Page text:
Trace and evaluate the evolution of the Supreme Court’s interpretation of Congress’s commerce power in light of the principle of federalism.
- Students analyze constitutional principles at issue in Gonzales v. Raich.
- Students evaluate the Supreme Court’s ruling in Gonzales v. Raich.
- United States Constitution, Article I, Section 8, Clause 3 (1787)
- United States Constitution, Article VI, Section 2 (1787)
- Gibbons v. Ogden (1824), Majority Opinion
- Schechter v U.S. (1935), Unanimous Opinion
- Wickard v. Filburn (1942), Unanimous Opinion
- U.S. v. Lopez (1995), Majority Opinion
- U.S. v. Lopez (1995), Dissenting Opinion
- U.S. v. Morrison (2000), Majority Opinion
- Gonzales v. Raich (2005), Majority Opinion
- Gonzales v. Raich (2005), Dissenting Opinion
- “Gonzales v. Raich” Cartoon (2005)
- Maps of States With Legalized Medical Marijuana
Read the Case Background and Key Question. Then analyze the Documents provided. Finally, answer the Key Question in a well-organized essay that incorporates your interpretations of the Documents as well as your own knowledge of history.
The Commerce Clause of the Constitution gives Congress the power to regulate “Commerce … among the several states.” During the early years of the nation, this was understood to mean that the federal government had the authority to regulate interstate movement and trade in goods and services. The main purpose in the eyes of the Framers was to enable Congress to override protectionist trade barriers set by state governments. In the famous 1824 case of Gibbons v. Ogden, Chief Justice John Marshall affirmed Congress’ right to regulate “commerce which concerns more states than one” but noted that Congress did not have the right to regulate the internal commerce of a state.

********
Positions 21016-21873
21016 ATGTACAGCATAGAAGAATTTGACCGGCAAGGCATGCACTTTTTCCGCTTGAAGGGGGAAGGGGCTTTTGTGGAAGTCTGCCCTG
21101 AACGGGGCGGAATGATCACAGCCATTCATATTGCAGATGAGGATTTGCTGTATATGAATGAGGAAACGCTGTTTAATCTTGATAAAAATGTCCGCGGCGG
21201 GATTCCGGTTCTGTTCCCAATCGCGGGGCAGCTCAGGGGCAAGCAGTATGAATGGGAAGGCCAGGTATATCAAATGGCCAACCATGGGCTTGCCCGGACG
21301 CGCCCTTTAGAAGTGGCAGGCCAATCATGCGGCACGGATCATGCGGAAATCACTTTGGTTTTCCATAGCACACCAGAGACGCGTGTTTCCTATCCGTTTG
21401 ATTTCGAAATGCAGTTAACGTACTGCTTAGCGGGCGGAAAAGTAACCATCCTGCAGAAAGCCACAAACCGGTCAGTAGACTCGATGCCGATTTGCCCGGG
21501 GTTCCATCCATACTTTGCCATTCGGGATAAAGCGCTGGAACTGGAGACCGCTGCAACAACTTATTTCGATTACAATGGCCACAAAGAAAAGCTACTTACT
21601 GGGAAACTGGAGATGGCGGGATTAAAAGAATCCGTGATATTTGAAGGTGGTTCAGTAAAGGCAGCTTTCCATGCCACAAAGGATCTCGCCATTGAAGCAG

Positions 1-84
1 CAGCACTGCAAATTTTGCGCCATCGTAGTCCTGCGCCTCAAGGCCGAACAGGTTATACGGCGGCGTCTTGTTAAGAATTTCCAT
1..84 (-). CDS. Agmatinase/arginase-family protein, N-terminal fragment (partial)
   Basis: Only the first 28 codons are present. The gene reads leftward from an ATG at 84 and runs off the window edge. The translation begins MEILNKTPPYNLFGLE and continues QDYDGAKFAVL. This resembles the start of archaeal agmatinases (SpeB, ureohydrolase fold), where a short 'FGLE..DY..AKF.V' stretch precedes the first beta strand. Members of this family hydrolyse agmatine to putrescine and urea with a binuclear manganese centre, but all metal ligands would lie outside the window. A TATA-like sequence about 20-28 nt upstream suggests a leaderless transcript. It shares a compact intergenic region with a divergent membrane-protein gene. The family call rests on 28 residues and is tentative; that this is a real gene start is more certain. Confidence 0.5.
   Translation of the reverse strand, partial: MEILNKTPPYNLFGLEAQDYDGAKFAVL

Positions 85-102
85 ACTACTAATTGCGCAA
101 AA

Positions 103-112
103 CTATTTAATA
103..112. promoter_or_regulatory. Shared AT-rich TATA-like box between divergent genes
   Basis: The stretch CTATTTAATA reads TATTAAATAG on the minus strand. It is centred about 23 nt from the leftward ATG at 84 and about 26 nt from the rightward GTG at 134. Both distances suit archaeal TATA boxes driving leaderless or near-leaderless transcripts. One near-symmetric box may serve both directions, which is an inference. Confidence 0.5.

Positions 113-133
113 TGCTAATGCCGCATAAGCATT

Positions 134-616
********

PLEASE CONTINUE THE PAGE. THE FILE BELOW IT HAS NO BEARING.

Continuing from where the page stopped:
The meaning of the Commerce Clause has been debated throughout our history. Critics of several pieces of New Deal legislation claimed that the laws relied on an overly-broad interpretation of the Clause. In the first case, Schechter Poultry Corp. v. U.S. (1935), the Court held that the federal government may only regulate the “direct” effects of interstate commerce, thus striking down Section 3 of the National Industrial Recovery Act. Seven years later, another Court (with members more sympathetic to the Roosevelt administration) held that Congress could regulate any type of economic activity, which might have a substantial impact on interstate commerce. This decision upheld the Agricultural Adjustment Act. For more than the next fifty years, the Supreme Court did not act to restrict Congress’ power to regulate a wide variety of activities.
In the 1990’s, the Supreme Court took a more limited view of the application of the Commerce Clause with cases like U.S. v. Lopez and U.S. v. Morrison. Court observers wondered if that trend would continue when a 2005 case prompted a re-evaluation of federal regulatory powers. California resident Diane Monson was surprised when the federal Drug Enforcement Agency seized six marijuana plants growing in her backyard. She and her co-defendant, Angel Raich, suffered from a variety of serious medical conditions and used marijuana to relieve symptoms. The use of the drug was legal under California law. However, under a federal law-the Controlled Substances Act (CSA)–marijuana was considered illegal contraband. Raich and Monson challenged the CSA, contending that their homegrown marijuana had no impact on interstate commerce and therefore its seizure was a violation of the Commerce Clause. Their case, Gonzales v. Raich (2005), placed the issue of federal regulatory powers squarely before the Court.